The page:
Alright, now we return to our regularly scheduled domestic programming.
I was fussing today about blogging; I've hit a dry spell, and nothing much seems worth talking about. Physically, I am busy, but it has to do with gardening and cooking and cleaning and lots of catch up. Not things that inherently have much discussion value unless there is an analogy or metaphor to be drawn from them, or I can relate a funny story about falling off a six-foot ladder because I'd only gotten three hours of sleep (except this time, it wasn't funny and no, I didn't get hurt). Nearly going over the 12-foot fence during the last Santa Ana while I was trimming the enormous lavender starflower that grew about 30 ft. when I was in Europe...now that would have been funny.
Which brought me back to...why exactly do I do this?
To force myself to write in a particular way, publicly. Knowing that there is the potential for perfect strangers to read what I've written. To have the opportunity to play with words and try out different ways of communicating various ideas. To tell stories, true ones, but stories nonetheless. Storytelling is a form of magic, a form of discovery.
I started keeping a journal when I was 10. I was desperately worried that I might forget major events of my life (10-year-olds have so many of those, of course, although, astonishingly, I frequently wrote about world events), and so wanted to keep a record. After about the age of 14, I never could actually bring myself to go back and read what I'd written. I was extremely unforgiving of my young, idealistic, and mildly hysterical, very 10-year-old self. And so it went with each subsequent year; I would write, but would never return to read what I'd written. These pages and notebooks have been sitting in a bankers box for years, my black dog, a somewhat menacing and unfortunate reminder of a frequently not very happy existence. I can only hope that I have sufficient warning so I can dispense with the whole mess before I wander off into eternity.
(It amuses me no end when I start NaNoWriMo every year that I had written 5 very long novels prior to turning 18. Mercifully, I had the good sense to burn them all before I left for college. I also wrote a novella in partial fulfillment of my Advanced Baccalaureate degree. Unmercifully, the college library has a copy.)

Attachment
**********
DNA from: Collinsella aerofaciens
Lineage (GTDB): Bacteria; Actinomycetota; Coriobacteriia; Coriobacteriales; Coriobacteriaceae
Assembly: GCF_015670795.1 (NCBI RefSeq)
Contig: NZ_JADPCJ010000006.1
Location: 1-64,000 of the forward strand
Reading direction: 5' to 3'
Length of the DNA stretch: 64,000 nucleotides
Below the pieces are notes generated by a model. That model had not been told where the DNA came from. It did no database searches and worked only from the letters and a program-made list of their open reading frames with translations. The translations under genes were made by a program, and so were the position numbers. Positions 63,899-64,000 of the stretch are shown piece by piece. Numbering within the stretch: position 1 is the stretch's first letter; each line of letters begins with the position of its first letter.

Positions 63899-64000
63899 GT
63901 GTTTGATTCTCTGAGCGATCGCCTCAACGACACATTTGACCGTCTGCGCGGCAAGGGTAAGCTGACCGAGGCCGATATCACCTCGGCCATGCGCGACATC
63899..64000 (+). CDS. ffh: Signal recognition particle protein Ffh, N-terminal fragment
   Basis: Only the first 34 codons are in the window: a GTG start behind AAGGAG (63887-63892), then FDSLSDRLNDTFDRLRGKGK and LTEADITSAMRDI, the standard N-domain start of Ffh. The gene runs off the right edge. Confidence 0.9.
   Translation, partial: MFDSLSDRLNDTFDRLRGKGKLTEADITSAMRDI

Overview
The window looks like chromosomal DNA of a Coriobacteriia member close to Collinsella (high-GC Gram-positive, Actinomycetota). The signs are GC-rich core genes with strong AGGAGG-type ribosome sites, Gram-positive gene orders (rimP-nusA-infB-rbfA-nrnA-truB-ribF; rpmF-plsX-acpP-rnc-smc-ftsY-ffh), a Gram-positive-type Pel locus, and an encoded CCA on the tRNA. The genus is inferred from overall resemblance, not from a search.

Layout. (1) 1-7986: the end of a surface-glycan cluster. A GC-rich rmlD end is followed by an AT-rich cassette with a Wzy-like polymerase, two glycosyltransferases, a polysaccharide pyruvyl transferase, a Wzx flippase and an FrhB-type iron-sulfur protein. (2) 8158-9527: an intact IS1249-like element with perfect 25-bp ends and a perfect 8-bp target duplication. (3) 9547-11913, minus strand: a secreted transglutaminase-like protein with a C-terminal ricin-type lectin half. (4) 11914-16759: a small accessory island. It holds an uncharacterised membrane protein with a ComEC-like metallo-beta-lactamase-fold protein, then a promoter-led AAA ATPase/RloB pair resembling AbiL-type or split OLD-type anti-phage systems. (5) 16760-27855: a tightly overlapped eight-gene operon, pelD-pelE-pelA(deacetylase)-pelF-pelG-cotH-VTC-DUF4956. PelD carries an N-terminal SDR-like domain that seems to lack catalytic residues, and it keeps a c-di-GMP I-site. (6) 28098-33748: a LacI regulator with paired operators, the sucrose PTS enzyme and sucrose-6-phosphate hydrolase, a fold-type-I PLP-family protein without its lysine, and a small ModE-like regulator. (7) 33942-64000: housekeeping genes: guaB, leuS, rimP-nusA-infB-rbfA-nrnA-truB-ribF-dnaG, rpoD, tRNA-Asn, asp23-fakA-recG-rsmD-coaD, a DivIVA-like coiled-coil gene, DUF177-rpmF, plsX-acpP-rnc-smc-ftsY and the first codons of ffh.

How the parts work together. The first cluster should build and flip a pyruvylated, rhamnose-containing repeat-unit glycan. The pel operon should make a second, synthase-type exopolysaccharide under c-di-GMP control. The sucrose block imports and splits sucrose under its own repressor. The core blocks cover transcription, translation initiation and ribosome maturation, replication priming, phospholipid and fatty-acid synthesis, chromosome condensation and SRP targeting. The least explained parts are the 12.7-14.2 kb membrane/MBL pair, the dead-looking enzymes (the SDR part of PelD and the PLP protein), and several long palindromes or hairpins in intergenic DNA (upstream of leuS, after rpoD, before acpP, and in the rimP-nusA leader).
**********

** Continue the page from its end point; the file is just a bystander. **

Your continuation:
I still keep a journal, and I always keep a notebook with me. I love my notebooks, the little ones that fit in the palm of one's hand. I love the physical act of writing, the tactile sensation, the flow of ink on cool paper. Although all my serious writing has been done on computers for untold years, I still take notes. My notebooks go on planes, are updated in taxis and hotel rooms. Memorably, in Chicago, after telling D. I would never EVER sleep that night, I sat down to make notes, wrote four words and woke up still fully dressed, maquillage intact, about five hours later with the notebook clutched in my hand. So much for not sleeping.
I had a lot of time for writing and thinking while on all those planes this spring and summer, and the result was a germ of an idea that is actually turning into a novel, more handily than I would have expected. But the price has been going back into those old journals, mostly for authenticity, for voice. Talk about cringing. Talk about humiliating.
At least at the outset. Once I retuned my internal ears to the voice of that other me, I found some fairly interesting things. For one, I wrote a very observant and highly journalistic account of the Eagles concert I saw, my first concert ever. But there were other incidents, too, more disturbing memories I'd clearly sanitized with time to protect myself, and they came full circle to the sense of unease that has been dogging me since last year.
When I read books, I like to look beneath the surface, to see the threads that make up the warp and weft of the story. I like the structure, the framework. At the moment, I am engrossed in the warp and weft of my own life. As I laid one ghost to rest in San Juan in April, another appeared the same day and that old, old voice resonated fiercely, even as the words came out of someone else's mouth, someone I'd never seen before in my life. And for the first time, I am beginning to understand why it is that I trust neither my own instincts nor the goodwill of others.
Go listen to some good music: "Ghosts on the Road" from the album Walking in the Shadow of the Big Man by Guadalcanal Diary.